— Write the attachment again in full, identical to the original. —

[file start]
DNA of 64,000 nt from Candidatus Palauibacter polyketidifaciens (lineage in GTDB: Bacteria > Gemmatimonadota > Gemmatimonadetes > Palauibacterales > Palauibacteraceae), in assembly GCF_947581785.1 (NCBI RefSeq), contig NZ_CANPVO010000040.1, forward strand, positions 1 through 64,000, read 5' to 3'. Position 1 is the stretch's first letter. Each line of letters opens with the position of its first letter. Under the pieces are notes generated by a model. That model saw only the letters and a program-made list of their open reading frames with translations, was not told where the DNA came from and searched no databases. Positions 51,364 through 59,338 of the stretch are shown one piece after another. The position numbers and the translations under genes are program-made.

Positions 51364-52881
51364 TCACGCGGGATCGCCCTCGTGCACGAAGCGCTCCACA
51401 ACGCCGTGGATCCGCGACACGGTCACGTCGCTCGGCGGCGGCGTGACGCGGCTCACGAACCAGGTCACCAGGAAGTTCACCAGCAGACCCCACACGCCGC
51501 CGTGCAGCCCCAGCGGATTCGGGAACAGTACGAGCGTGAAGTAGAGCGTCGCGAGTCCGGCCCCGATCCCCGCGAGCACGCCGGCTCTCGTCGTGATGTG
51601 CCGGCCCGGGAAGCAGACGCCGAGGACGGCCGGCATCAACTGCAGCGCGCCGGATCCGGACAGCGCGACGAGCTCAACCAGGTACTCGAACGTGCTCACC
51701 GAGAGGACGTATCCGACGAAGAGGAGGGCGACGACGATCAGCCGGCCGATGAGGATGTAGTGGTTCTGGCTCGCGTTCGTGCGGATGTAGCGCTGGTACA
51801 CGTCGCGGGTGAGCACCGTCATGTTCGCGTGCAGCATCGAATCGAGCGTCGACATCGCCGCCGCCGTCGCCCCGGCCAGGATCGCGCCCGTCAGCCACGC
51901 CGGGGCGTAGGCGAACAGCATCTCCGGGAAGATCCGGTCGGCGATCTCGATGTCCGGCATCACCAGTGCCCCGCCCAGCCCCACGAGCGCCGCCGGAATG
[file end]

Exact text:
DNA of 64,000 nt from Candidatus Palauibacter polyketidifaciens (lineage in GTDB: Bacteria > Gemmatimonadota > Gemmatimonadetes > Palauibacterales > Palauibacteraceae), in assembly GCF_947581785.1 (NCBI RefSeq), contig NZ_CANPVO010000040.1, forward strand, positions 1 through 64,000, read 5' to 3'. Position 1 is the stretch's first letter. Each line of letters opens with the position of its first letter. Under the pieces are notes generated by a model. That model saw only the letters and a program-made list of their open reading frames with translations, was not told where the DNA came from and searched no databases. Positions 51,364 through 59,338 of the stretch are shown one piece after another. The position numbers and the translations under genes are program-made.

Positions 51364-52881
51364 TCACGCGGGATCGCCCTCGTGCACGAAGCGCTCCACA
51401 ACGCCGTGGATCCGCGACACGGTCACGTCGCTCGGCGGCGGCGTGACGCGGCTCACGAACCAGGTCACCAGGAAGTTCACCAGCAGACCCCACACGCCGC
51501 CGTGCAGCCCCAGCGGATTCGGGAACAGTACGAGCGTGAAGTAGAGCGTCGCGAGTCCGGCCCCGATCCCCGCGAGCACGCCGGCTCTCGTCGTGATGTG
51601 CCGGCCCGGGAAGCAGACGCCGAGGACGGCCGGCATCAACTGCAGCGCGCCGGATCCGGACAGCGCGACGAGCTCAACCAGGTACTCGAACGTGCTCACC
51701 GAGAGGACGTATCCGACGAAGAGGAGGGCGACGACGATCAGCCGGCCGATGAGGATGTAGTGGTTCTGGCTCGCGTTCGTGCGGATGTAGCGCTGGTACA
51801 CGTCGCGGGTGAGCACCGTCATGTTCGCGTGCAGCATCGAATCGAGCGTCGACATCGCCGCCGCCGTCGCCCCGGCCAGGATCGCGCCCGTCAGCCACGC
51901 CGGGGCGTAGGCGAACAGCATCTCCGGGAAGATCCGGTCGGCGATCTCGATGTCCGGCATCACCAGTGCCCCGCCCAGCCCCACGAGCGCCGCCGGAATG